THE NINETIES by Luca Dal Monte

The 1990s in Formula 1 open and close with McLaren, although in fact, the McLaren of 1990 and 1991 and that of 1998 and 1999 are two profoundly different teams. In between, there's plenty of Williams and two seasons of Benetton. The notable absentee is the perennially announced but never present protagonist, Ferrari, which only at the end of the decade will return to win a title – although it will have to make do with the Constructor's title.

Ayrton Senna is the first world champion of the new decade. The second personal title comes amidst heated controversies. The duel with Alain Prost, who in the meantime has left McLaren and joined Ferrari, continues – hotter than before; more heated than ever. The 1990 season lives on their rivalry. The Ferrari 641 and the McLaren MP4/5B powered by Honda are evenly matched. The drivers are in exceptional form. When they arrive in Japan for the penultimate act, Senna has won six races, Prost five. The title is within reach for both. But the Ferrari driver is at a disadvantage and must make up ground. At the start, the Brazilian hits the Frenchman. The race ends there for both of them. Senna is the world champion. But that evening, many think that Formula 1 did not experience its finest day.

Senna is also the world champion the following year – this time with ease. McLaren flies, Ferrari struggles. Prost argues with the team. The season for the Frenchman doesn't take off. With his MP4/6, Senna instead wins seven Grand Prix races, the first five of the year one after the other. The fight is only for the runner-up title. Englishman Nigel Mansell prevails over teammate Riccardo Patrese. Their Williams FW14 is a gem. Together they share seven victories.

Mansell fulfils his world championship ambitions the following season. His Williams FW14B powered by Renault, an evolution of the previous year's car, is fast and super reliable. The Englishman wins nine out of sixteen races. Like Senna the previous season, the first five victories are consecutive. The runner-up in the world championship is teammate Patrese. Third in the championship is a young German who debuted the previous year and is rapidly growing. The name is naturally Michael Schumacher, and he's driving the Benetton-Ford B192. Senna is only fourth. Prost preferred to watch and will return next year.

In 1993, Prost wins his fourth world title. His Williams-Renault FW15C is unreachable for the competition. Yet, in the first part of the season, driving a certainly not irresistible McLaren MP4/8, Senna gives him a hard time. Class, as we know, is permanent. But in the end, there's nothing to be done even though it's Senna who achieves success in the last two races of the season.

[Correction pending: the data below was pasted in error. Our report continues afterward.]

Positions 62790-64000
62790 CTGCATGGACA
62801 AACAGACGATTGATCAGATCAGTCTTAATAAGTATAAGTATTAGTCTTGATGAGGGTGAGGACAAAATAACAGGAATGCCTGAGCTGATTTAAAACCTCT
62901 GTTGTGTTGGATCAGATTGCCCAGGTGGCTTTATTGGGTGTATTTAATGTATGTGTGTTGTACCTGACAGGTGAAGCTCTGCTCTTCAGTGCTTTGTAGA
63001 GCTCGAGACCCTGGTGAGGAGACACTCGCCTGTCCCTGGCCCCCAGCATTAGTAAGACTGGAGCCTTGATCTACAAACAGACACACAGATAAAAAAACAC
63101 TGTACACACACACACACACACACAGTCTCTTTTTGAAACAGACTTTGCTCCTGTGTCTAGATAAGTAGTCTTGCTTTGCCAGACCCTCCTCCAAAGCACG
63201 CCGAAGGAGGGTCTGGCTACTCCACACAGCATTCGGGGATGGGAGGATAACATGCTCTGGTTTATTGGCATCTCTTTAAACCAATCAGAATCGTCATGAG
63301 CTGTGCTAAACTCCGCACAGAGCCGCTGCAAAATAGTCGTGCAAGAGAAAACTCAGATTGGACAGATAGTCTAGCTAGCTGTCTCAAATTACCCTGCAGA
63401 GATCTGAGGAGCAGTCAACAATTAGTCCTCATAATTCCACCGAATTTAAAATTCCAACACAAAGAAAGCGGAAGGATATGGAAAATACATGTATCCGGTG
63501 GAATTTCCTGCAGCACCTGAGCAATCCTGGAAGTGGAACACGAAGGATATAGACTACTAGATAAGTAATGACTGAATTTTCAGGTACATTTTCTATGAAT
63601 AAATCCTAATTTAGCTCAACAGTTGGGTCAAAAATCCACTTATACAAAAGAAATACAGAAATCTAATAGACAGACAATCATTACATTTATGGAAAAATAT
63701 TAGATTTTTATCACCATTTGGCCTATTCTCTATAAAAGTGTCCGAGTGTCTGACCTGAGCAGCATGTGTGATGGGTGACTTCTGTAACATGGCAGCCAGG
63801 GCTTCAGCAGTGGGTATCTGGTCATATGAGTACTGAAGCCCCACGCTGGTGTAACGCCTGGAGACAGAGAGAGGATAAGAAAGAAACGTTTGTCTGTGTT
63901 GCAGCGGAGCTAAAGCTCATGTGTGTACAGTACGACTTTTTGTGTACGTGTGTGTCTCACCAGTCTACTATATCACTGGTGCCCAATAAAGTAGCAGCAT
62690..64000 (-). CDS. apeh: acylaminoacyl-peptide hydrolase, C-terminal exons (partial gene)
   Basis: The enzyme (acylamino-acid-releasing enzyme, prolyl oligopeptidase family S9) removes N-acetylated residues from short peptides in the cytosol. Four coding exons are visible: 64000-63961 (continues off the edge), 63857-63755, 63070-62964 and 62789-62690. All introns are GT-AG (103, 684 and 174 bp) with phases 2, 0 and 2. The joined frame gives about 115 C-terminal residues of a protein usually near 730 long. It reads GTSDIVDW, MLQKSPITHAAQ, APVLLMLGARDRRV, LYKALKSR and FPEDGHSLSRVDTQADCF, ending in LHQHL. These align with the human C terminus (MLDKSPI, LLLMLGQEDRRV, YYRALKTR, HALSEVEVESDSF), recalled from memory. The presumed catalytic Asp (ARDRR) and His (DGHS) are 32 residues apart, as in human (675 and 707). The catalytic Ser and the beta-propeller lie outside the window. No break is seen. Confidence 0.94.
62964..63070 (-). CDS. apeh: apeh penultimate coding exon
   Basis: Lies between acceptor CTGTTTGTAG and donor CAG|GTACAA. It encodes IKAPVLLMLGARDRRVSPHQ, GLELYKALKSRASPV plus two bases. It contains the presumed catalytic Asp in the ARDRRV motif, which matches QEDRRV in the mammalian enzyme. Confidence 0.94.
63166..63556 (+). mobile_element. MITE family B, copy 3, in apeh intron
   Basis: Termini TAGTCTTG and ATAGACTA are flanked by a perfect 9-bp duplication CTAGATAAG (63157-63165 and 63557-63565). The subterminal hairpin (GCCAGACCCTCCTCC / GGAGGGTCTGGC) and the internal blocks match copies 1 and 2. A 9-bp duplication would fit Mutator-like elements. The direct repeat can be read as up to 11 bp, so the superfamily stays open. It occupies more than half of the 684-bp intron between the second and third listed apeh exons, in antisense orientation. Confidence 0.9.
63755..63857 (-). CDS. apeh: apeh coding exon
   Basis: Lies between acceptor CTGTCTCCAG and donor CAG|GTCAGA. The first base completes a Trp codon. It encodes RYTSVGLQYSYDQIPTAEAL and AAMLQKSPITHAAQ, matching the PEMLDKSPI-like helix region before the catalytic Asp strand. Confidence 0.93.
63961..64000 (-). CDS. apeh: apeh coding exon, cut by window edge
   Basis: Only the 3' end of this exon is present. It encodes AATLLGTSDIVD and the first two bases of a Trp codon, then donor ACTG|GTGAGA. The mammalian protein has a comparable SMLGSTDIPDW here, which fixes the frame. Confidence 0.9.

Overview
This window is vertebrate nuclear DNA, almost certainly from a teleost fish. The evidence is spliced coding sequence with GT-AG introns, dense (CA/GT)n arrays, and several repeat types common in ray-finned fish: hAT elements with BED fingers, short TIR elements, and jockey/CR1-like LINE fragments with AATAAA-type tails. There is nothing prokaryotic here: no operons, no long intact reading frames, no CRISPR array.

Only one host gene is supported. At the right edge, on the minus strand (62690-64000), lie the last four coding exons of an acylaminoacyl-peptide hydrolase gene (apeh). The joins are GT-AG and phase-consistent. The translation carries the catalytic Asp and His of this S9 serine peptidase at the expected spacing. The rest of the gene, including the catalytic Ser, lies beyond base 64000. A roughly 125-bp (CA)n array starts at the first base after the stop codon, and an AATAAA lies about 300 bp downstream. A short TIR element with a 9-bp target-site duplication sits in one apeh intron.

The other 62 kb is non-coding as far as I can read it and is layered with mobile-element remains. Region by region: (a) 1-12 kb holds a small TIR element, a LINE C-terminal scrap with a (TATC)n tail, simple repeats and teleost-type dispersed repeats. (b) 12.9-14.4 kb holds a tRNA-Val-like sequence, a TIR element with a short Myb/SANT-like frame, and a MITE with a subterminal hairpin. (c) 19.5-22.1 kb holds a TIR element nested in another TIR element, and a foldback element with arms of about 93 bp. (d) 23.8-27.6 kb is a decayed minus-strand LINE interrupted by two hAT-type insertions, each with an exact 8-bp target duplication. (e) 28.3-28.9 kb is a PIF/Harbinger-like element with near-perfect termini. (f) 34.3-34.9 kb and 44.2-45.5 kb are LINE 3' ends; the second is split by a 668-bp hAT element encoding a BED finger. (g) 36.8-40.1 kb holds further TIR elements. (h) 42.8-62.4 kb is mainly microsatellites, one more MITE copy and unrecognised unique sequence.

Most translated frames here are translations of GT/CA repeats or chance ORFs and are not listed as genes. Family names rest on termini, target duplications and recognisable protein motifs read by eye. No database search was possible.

Williams' dominance is interrupted in 1994. The rules change, but above all, Senna is killed. A great champion is lost, and fans are deprived of a fantastic Senna-Schumacher rivalry. The German wins his first world title at the expense of Damon Hill and a Williams without Ayrton. Despite neither Senna nor Prost being present anymore, this season also ends with a clash and a sea of controversies. The German ace-in-the-making repeats himself the following season. This time the duel with Hill is only virtual. At the wheel of his Benetton-Renault B195, Michael is unstoppable – nine wins, four pole positions, eight fastest laps. At the end of the year, Schumacher quits Benetton and moves to Maranello. He wants to win the title with Ferrari, which hasn't done so since the by now distant 1979. But it won't be that simple.

The next two seasons are in some ways a dive into Formula 1's past. In 1996, Damon Hill, son of two-time champion Graham, is crowned champion. In 1997, the title is won by Jacques Villeneuve, the son of Gilles. The common denominator is the car they drive, the Williams with a Renault engine – in Damon's case the FW18, in Jacques' the FW19. In his first two seasons in Maranello, Schumacher does well, but the car is not yet up to his level. With the Ferrari F310, in '96 Michael wins three races. At the wheel of the F310 B, in '97, he wins five, against Villeneuve's seven. At the final event, the fight for the title is not yet over. Schumacher is leading the race, Villeneuve is catching up behind him. The German's Ferrari hits the Canadian's Williams. Michael comes off worse and has to retire. But this is nothing compared to the controversies that immediately arise. He is disqualified from the championship. He keeps the results achieved on the track, but his points are nullified. Everything is postponed to 1998.

The Ferrari F300 is competitive. Schumacher seems not to have been affected by the controversies. Not too much, at least. He wins six races, but in the end, he can do nothing against Mika Hakkinen's McLaren-Mercedes MP4/13, who becomes world champion for the first time. The good year could be the following one. But after a brilliant first part of the season, at Silverstone Schumacher has a crash, is injured, and forced to skip too many races to aim for the title. The world champion in 1999 is again Hakkinen. At the wheel of his McLaren-Mercedes MP4/14, he wins five Grand Prix races and establishes eleven pole positions. Ferrari's Eddie Irvine is the runner-up. Ferrari consoles itself with the Constructors' World Championship title, the first since the two consecutive ones in 1982 and 1983.